Psychological noise consists of distractions of the speaker’s messages caused by the recipient’s internal thoughts. For example, when you are preoccupied with personal problems, it is not easy to understand the meaning of a message with full attention. The test-induced stress acts like a psychosocial noise that distracts the tester’s attention from the mimicry being evoked. There is also a physiological reason why our minds wander even when we try to focus our attention on listening.
The human brain can process words much faster than humans can speak. So while sentences to hear and repeat slowly enter our brain, we continue to think at high speed. At the same time as the unstoppable brain chat, an extremely complicated process takes place of assigning words to sounds, then visualizing the words and transferring them to long-term memory in order to repeat the entire sentence later. In my opinion, the psychological and physiological noise makes the TrueNorth test subjective and less accurate than the Pearson-Versant test. However, TrueNorth is the fastest (approx. 15 min) and cheapest test on the market.
2. Pearson-Versant tests
25 years ago, two Stanford professors discovered a more innovative way to conduct English tests. Versant uses patented AI technology to help Fortune 500 companies recruit, train, and develop the right people for jobs that require high levels of English proficiency.
In addition to a complete test solution (speaking, listening, reading and writing), Versant offers a new intelligibility index. Versant is the first and only test that determines intelligibility through pronunciation, fluency, clarity of expression, and speed of speech. Just like other skills, it can be automatically assessed using Versant’s AI-powered testing system.
“This (intelligibility) score is the first of its kind. It goes beyond the technical ability of the test takers to examine the core of their soft communication skills and determine how easy it is for speakers of that language to understand what is being said,” said Freya Thomas Monk, Pearson Senior Vice President.
A common feature of all Versant tests is that they are fully automated and can be made available online or offline worldwide at any time. The results are then available immediately after the test is completed, so you no longer have to wait for results!
The Versant English Test is a 17-minute test designed solely to assess speaking skills. By assessing student command of sentences, fluency, pronunciation and vocabulary, this test can ensure that staff meet the standard required to communicate effectively in a second language.
Test results act as gatekeepers because they determine the fate of the students, at which university they can apply and be admitted. Of course, this exam causes a lot of stress and sometimes leads the student down the wrong path; Instead of learning English, they spend too much time and effort preparing for the exam. In addition, high test scores are not a guarantee of high language proficiency, as conventional tests also depend on the students’ memory, visualization, and analytical skills.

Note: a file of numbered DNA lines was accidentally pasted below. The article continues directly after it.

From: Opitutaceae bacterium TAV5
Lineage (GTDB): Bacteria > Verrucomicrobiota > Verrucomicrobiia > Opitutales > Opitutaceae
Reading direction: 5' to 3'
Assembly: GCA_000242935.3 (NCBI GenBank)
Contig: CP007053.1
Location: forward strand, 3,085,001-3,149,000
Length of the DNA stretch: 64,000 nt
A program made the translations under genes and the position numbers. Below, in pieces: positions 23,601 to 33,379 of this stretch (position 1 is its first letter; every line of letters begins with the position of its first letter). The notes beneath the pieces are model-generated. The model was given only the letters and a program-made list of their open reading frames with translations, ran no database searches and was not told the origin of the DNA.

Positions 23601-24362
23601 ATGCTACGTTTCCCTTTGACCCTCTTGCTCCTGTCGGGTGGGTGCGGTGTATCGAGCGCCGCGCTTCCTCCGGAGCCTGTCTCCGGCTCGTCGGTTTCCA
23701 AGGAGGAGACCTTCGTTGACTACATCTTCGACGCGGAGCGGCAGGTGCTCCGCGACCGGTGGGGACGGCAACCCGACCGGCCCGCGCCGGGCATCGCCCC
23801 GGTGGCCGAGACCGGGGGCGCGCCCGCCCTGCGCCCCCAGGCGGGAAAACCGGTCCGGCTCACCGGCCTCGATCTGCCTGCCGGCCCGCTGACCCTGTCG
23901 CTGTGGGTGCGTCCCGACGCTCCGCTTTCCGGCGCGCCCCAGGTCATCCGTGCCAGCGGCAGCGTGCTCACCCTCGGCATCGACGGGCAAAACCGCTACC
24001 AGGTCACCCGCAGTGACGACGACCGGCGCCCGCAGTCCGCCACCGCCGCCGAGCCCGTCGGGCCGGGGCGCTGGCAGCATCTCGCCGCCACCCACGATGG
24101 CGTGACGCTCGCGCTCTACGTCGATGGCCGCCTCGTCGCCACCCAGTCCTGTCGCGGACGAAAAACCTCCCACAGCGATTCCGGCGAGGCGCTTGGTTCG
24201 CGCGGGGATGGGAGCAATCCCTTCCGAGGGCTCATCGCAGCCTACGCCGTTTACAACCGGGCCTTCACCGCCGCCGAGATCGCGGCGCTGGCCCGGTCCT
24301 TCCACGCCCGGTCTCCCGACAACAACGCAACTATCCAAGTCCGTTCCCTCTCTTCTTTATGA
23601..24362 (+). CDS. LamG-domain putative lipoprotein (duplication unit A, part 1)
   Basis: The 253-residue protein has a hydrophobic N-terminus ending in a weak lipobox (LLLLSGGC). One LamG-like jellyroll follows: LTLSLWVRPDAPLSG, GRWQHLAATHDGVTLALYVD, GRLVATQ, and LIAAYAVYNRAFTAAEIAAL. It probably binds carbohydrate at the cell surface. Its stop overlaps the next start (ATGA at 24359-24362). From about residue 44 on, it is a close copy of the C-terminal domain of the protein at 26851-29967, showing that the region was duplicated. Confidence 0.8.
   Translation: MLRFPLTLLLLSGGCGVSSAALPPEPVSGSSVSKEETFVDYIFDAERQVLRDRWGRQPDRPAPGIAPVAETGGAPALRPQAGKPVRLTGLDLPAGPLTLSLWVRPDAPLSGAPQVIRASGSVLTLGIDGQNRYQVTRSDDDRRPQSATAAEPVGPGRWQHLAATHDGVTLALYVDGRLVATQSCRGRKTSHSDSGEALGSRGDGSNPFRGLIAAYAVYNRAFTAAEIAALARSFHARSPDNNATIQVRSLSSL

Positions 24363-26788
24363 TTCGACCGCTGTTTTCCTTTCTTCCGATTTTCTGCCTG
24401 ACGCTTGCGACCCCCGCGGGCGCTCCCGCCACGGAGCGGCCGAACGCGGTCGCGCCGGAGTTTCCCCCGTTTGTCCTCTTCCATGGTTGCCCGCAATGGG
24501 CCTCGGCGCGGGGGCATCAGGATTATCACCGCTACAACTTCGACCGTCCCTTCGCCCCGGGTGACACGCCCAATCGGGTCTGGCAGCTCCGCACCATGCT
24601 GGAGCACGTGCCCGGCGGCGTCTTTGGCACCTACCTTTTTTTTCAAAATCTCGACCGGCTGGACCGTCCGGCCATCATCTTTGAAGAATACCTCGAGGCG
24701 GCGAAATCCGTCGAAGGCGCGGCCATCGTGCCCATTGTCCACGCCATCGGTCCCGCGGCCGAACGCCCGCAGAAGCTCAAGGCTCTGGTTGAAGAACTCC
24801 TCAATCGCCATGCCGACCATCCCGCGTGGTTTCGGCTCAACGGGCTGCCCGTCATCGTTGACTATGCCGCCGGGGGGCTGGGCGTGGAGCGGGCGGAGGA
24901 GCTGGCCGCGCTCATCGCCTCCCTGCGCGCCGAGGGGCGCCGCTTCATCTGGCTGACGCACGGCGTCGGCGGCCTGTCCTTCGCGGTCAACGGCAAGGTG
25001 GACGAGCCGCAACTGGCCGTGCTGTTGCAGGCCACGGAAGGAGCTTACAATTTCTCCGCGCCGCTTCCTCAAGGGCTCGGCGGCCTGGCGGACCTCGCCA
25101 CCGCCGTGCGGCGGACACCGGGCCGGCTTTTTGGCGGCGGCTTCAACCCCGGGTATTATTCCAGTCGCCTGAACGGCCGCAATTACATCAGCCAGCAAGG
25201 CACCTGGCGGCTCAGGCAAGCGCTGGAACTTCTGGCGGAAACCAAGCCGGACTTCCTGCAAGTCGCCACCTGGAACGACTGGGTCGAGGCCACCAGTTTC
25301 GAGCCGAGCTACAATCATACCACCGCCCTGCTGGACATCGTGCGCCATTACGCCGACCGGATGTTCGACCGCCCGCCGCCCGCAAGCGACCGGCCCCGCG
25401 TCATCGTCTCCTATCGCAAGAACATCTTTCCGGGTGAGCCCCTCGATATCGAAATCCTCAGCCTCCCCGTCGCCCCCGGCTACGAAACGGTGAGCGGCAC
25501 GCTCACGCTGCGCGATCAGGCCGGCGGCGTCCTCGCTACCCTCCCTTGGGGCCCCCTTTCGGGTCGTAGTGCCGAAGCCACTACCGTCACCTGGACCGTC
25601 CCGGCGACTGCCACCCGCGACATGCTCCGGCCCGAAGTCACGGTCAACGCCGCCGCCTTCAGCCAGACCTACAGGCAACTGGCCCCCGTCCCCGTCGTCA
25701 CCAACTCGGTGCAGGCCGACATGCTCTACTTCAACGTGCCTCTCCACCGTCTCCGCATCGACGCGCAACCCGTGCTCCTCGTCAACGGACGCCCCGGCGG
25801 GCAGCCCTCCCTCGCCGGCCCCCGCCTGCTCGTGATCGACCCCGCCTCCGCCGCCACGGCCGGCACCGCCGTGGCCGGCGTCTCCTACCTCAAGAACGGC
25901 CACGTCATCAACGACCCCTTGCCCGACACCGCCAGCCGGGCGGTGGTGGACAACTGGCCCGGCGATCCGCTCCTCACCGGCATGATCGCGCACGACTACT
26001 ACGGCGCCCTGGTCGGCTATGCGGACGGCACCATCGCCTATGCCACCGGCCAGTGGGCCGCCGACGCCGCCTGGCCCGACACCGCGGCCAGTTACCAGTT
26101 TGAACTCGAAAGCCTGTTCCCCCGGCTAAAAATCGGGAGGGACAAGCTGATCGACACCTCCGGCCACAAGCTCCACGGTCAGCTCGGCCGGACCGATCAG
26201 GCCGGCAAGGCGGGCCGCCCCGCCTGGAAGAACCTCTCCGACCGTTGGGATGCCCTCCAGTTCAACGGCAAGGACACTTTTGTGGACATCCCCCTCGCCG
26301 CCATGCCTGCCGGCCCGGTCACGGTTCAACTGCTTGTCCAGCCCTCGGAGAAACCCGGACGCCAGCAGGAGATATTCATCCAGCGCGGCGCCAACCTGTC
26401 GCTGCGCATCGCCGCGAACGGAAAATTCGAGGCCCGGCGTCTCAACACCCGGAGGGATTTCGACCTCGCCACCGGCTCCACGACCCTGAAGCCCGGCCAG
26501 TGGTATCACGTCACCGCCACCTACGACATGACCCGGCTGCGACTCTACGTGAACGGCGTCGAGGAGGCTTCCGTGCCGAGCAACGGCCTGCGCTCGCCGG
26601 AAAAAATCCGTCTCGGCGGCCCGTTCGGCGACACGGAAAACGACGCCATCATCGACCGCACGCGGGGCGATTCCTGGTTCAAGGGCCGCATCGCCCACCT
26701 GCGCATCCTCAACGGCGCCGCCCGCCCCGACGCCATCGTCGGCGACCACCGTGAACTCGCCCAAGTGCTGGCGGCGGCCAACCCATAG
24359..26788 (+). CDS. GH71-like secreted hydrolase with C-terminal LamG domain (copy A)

Flow language test
In conclusion, I would like to suggest that test companies incorporate river language tests, which are independent of the students’ memory, visualization and analytical skills, into their test systems.
This is how the language flow test works: The learners see a randomly selected word on the display from a given database, such as the list of the most frequently used words in English conversations. They should start speaking and improvising about their experience, which is ignited by the word displayed. You should say two or three sentences that demonstrate your understanding of the word and proficiency in English. Learners continue to test for at least thirty words. If the learner doesn’t know the word shown, say “Next”. The word is counted as a failure. This language flow test is recorded and can automatically measure language flow, pronunciation, grammar accuracy and intelligibility. Flow language tests are the first of their kind as they determine whether learners are thinking in English or their mother tongue when communicating in English.
The simplicity of the language flow test allows it to be incorporated into an English learning app and drilled with each lesson. This exercise provides gamification elements that learners are used to from the games they play on their devices. This exercise will help learners develop the habit of speaking and thinking automatically in English. Passing one exam after the other increases the confidence of the students in the chosen method of learning English and gives them a sense of achievement. Flow speech tests provide a more accurate representation of English proficiency. It will also eliminate the stress associated with standardized tests as it is also part of a regularly used English learning app.